[Arthur's Men— Pray to God.]

with an army of Fowre hundred [th]owsand 408 400,124 men. An hunderd and foure & twenty, Thus herawdes dude ham rekeny; Thus he hadde gadered to hym Of cristien and of Sarasyn, 412 Wy[th] alle hys wytt & labour To destroyen Arthour. Arthour dude wyselye, And hadde euer gode aspye 416 Of lucyes gouernynge And of hys [th]yder comynge; Some advise But somme seyde hyt were folye Arthur to To fyght a[gh]enst Emperour lucie, 420 turn and flee, For he hadde sepe[5] euere a[gh]enst oon, & counceyled Arthour to fle & goon. Wy[th] [th]e Emperour come kynges Many oon, And alle [th]eire power hoolle & soom; 424 Stronger men My[gh]t no man see, As fulle of drede as [th]ey myght be; But Arthour was not dysmayd, but he trusts He tryst on god, & was wel payd, 428 in God, And prayd [th]e hye trynyte Euer hys help forto be; And alle hys Men wy[th] oo voyse Cryde to god wy[th] Oo noyse, 432 to whom his "Fader in heuene, [th]y wylle be doon; soldiers pray Defende [th]y puple fram [th]eire foon, And lat not [th]e he[th]one Men Destroye [th]e puple crystien: 436 Haue Mercy on [th]y se[r]uantis bonde, to keep them And kepe ham fram [th]e he[th]one honde; from the [Th]e Muchelnesse of Men sainfayle heathen's hands. Ys nat victorie in Batayle; 440

[The Battle Between Arthur and Lucius.]

But after [th]e wylle [th]at in heuene ys, So [th]e victorie falle[th] y-wys." Arthur's Than seyd Arthour, "hyt ys so: "Forward!" Auaunt Baner, & be Goo." 444 Now frendes alle, for goddes loue, Rere[th] [gh]owre hertes to god aboue, And seye[th] [gh]owre prayeris faste, [Th]at we welle spede furst & laste. 448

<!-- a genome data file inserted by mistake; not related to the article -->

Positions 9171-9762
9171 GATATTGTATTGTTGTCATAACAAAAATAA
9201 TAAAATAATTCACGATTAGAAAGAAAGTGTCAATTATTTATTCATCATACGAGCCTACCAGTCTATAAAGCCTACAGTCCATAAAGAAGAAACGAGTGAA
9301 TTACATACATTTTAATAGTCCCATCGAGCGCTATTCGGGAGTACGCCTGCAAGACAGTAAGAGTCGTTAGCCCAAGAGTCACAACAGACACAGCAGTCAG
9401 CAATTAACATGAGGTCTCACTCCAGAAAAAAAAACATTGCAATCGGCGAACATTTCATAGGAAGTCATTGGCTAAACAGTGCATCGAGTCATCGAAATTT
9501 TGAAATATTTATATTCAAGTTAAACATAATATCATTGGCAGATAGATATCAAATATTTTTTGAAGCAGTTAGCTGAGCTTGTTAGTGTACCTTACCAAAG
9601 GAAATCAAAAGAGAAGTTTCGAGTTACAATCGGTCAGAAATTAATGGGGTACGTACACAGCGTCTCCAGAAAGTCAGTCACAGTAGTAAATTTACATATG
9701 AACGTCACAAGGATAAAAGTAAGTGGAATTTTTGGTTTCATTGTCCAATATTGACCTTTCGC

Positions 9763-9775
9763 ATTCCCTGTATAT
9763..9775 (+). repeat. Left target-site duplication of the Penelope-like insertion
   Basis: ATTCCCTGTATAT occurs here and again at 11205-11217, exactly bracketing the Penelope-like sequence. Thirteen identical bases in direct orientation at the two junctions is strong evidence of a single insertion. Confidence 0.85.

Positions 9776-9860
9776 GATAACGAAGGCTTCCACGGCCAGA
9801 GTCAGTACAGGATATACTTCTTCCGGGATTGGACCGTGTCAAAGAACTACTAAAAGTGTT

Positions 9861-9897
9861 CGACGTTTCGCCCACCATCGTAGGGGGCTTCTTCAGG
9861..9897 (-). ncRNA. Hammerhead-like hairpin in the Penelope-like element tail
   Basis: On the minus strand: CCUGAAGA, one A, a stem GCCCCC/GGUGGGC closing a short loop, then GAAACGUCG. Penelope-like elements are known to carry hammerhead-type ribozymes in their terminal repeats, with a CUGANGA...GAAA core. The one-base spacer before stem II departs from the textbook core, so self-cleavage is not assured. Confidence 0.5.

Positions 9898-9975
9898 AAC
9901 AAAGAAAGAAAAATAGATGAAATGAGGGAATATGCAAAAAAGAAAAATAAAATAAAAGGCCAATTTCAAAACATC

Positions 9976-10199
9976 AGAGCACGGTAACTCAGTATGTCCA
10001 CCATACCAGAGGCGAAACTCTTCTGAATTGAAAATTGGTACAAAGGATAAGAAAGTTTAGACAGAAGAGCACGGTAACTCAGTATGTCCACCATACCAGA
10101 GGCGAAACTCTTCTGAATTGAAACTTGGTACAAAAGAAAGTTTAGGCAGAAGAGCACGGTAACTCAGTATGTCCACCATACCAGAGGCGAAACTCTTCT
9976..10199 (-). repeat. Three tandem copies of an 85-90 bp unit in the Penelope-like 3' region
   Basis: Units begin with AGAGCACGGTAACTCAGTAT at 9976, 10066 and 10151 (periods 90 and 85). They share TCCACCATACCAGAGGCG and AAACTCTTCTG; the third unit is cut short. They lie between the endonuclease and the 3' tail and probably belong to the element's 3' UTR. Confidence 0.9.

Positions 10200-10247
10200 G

Pater noster.

The emperour tryst on hys men, And [th]at ha[th] bygyled hym; Forsothe hyt most nedez be so, For [th]ey be[th] cursed [th]at welle hyt do, 452 Maledictus Suche alle myght come[th] of god; qui To tryst on hym, y hold hyt good. confidet in Lucye ha[th] pyght his paueloun homine. And sprad wy[th] pryde his gunfanoun; 456 His claryouns blastes fulle grete blywe, Archeris schot(:) Men ouer-thrywe; The battle Bowes, arwes, & arblastere begins. Schot sore alle y-vere; 460 Quarels, arwes, [th]ey fly smerte; [Th]e fyched Men [th]ru[gh] heed & herte; Axes, sperys, and gysarmes gret, Clefte Many a prowt Mannes heed: 464 Hors & steedes gan to grent, And deyde wy[th] strokis [th]at [th]ey hente; Many a man [th]ere lost hys lyf, [Fol. 45b.] Many on was wedyw [th]at was wyff; 468 Men are wetshod [Th]ere men were wetschoede with brains and Alle of Brayn & of blode; blood. Gret rywthe hyt was to seyn [Th]e feltes fulle of men y-scleyn; 472 Lucius is Lucy [th]e Emperour also was dede; slain, But ho hym sclowh, y can nat rede; He, for alle hys grete Renoun,

[Arthur Wins, and Buries the Dead.]

not able to A[gh]enst Arthour hadde no fusoun, 476 stand against No more [th]an haue twenty schep Arthur. A[gh]enst vyve wolfez greet. To god be euere alle honourez! The falde was hys & Arthourez. 480 Arthur sends Arthour, as he scholde done, Lucius's body Sende lucyes body to Rome; to Rome, Whan [th]e Romeynes say [th]is, [Th]o [th]ey dradde Arthour & hys. 484 buries Bedwere Also he buryed Bedewere and others Hys frend and hys Botyler, And so he dude other Echon in Abbeys, In Abbeys of Relygyoun 488 [Th]at were cristien of name; He dude to alle [th]e same; And dude for ham Masse synge wyth solempne song & offrynge, 492 And bood [th]ere for to rest, and stays the Tylle [th]at wynter was past, winter, Bo[th]e he (.) hys Men echone Seruyd god in deuocione, 496 thanking God [Th]ankyng god of hys My[gh]t [Th]at kepe[th] hys seruauntez ry[gh]t, And suffre[th] noon for to spylle for His honour [Th]at hym loue[th] & tryste wylle: 500 to England. [Th]us worschup god dude certeyn [Of the To Englond, [th]at [th]o was Bretayn; difference [Th]e More Breteyn Englond ys between More As men may rede on Cronyclys 504 (or Great) By[gh]end [th]e See Bretayne [th]er ys, Britain and [Th]at ha[th] hys name forso[th]e of [th]is, Little Britain.] For [th]e kyng Maxymyan, [Th]e next after Octauyan, 508 He conquered alle Armoryk, And to [th]e Reme named hyt lyk: Armorica. Amorica on latyn me cl[e]ped [th]at lond,